We're not talking about a metaphorical witch hunt the likes of which the Republican-controlled House of Representatives has embarked on over the past several years.
In 2001, when Scott Walker was merely an assemblyman, he engaged in a real witch hunt aimed at a Wiccan prison chaplain.
Walker’s stated objections were entirely based on her religion. Announcing that his committee could investigate her hiring, Walker said, “I can’t imagine that most of the inmates would feel particularly comfortable going to that individual … I would think, in some ways from a religious standpoint, it might actually put inmates in a position that talking to [a Wiccan] is contrary to what some of their own religious beliefs might be.” In addition to considering eliminating the funds for Witch’s post, Walker also suggested he might consider a likely unconstitutional idea: allocating chaplain positions in proportion to the religious faiths of the prison population.
The ironic thing about Walker pushing to eliminate funding for Witch's position is that the position was only available because Walker successfully appropriated funds for it.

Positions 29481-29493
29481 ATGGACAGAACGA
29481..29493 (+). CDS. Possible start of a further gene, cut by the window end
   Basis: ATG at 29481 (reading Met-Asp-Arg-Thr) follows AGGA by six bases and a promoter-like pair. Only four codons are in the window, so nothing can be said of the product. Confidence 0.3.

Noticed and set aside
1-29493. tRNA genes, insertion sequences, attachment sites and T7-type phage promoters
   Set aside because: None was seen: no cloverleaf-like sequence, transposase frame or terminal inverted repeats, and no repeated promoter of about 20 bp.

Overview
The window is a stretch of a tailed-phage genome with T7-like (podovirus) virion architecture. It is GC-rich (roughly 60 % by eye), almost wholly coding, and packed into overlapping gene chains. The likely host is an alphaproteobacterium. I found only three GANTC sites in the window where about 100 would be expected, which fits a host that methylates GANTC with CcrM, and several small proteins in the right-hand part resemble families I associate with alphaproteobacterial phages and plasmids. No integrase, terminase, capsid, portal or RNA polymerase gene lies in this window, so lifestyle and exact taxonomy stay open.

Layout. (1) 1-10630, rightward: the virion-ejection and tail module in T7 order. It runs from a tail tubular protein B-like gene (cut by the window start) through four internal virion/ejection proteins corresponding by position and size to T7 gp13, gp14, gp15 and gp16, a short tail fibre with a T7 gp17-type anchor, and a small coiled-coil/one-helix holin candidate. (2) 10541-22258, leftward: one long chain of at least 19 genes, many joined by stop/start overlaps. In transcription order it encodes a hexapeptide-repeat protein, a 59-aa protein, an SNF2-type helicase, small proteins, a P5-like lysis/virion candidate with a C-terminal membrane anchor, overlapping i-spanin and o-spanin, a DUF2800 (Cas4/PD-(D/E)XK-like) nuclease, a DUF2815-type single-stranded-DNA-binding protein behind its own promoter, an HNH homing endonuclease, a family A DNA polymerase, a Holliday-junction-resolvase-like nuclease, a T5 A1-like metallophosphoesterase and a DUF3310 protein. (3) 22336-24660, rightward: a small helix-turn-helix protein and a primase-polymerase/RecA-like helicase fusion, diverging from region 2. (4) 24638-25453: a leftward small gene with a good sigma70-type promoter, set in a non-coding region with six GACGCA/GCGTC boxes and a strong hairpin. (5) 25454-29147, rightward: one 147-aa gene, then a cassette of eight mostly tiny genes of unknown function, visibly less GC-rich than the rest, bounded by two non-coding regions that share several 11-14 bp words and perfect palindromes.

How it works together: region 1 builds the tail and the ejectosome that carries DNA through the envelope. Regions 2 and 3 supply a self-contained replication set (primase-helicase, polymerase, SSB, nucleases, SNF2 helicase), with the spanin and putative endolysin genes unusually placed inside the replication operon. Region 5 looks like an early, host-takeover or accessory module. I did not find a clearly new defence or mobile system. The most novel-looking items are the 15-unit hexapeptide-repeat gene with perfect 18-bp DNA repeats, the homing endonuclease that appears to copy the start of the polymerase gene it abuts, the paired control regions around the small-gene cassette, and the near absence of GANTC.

In other words, Walker pushed to eliminate his own pet program because, in his mind, they hired the wrong person. And this comes from a man who, six weeks earlier following the September 11th attacks, co-authored a resolution affirming the "unity and patriotism of the American people, who hold diverse religious beliefs and represent diverse ethnic heritages.”
So much for that.
Walker's personal crusade against Rev. Jamyi Witch was ultimately unsuccessful as he went on to become the Milwaukee County Executive in 2002 before he could fully realize his unconstitutional legislation.
Scott Walker would sell his first-born or the state's economy for higher office.